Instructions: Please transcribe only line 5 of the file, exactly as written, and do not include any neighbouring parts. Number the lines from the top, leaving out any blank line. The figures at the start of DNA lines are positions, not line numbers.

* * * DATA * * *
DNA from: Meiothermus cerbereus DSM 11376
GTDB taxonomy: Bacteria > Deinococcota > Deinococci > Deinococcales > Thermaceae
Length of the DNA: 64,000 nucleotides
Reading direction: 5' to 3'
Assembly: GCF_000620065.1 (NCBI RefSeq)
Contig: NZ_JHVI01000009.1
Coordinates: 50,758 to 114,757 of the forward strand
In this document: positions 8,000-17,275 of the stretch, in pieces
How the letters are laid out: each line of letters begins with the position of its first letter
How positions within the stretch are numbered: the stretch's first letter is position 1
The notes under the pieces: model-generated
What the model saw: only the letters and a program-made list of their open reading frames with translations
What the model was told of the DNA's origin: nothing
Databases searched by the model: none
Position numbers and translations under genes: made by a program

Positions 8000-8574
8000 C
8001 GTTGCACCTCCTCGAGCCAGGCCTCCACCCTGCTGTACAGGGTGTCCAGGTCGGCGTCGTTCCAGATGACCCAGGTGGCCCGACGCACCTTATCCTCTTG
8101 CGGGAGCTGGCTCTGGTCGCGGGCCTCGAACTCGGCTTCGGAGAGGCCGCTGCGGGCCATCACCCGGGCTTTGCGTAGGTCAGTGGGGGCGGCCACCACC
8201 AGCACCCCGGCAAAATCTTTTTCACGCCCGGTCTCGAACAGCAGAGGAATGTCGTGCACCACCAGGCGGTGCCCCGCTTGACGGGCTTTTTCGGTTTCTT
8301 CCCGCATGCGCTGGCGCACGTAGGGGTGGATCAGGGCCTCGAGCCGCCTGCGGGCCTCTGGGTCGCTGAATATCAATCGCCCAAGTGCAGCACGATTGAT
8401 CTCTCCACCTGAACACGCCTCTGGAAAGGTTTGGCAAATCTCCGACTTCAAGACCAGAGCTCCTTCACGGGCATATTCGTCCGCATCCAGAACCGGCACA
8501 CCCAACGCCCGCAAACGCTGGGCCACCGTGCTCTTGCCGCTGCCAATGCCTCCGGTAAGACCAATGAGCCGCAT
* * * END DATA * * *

Assembly: GCF_000620065.1 (NCBI RefSeq)